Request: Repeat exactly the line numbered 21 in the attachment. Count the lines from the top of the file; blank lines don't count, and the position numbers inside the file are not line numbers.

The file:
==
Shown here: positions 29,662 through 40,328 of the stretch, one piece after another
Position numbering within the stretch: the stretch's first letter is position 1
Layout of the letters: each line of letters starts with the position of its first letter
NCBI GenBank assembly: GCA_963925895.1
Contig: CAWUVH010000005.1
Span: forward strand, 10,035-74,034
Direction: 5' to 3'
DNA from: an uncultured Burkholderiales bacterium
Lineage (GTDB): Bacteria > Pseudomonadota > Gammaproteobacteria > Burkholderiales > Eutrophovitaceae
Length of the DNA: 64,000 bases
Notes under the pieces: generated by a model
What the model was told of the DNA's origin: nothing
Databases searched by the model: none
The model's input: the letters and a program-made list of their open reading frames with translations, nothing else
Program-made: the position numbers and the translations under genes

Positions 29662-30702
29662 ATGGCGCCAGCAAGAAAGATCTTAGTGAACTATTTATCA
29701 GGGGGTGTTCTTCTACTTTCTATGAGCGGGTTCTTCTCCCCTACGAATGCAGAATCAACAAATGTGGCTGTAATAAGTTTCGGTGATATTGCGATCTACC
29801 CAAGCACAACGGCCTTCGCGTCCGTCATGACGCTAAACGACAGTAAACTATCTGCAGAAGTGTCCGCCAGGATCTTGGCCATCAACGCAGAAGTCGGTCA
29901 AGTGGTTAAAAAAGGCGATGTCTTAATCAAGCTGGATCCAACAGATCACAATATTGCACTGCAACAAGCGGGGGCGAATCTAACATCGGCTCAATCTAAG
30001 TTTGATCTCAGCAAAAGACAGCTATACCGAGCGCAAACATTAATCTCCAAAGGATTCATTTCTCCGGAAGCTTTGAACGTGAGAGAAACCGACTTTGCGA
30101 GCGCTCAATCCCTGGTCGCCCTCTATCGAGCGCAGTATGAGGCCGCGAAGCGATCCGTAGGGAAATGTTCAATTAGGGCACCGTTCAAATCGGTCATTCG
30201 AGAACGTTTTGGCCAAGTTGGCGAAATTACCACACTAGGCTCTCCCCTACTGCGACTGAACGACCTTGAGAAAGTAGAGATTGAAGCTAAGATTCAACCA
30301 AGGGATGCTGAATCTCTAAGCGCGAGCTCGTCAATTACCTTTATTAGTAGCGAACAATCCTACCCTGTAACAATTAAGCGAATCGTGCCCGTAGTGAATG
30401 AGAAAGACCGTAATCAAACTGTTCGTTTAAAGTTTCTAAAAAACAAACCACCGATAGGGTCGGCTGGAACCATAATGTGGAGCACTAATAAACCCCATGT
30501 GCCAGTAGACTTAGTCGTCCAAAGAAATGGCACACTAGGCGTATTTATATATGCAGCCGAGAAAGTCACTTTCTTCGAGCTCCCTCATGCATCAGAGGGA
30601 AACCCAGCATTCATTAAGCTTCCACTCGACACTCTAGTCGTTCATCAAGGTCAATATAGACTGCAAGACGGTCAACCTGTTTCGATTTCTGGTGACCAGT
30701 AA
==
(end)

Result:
30001 TTTGATCTCAGCAAAAGACAGCTATACCGAGCGCAAACATTAATCTCCAAAGGATTCATTTCTCCGGAAGCTTTGAACGTGAGAGAAACCGACTTTGCGA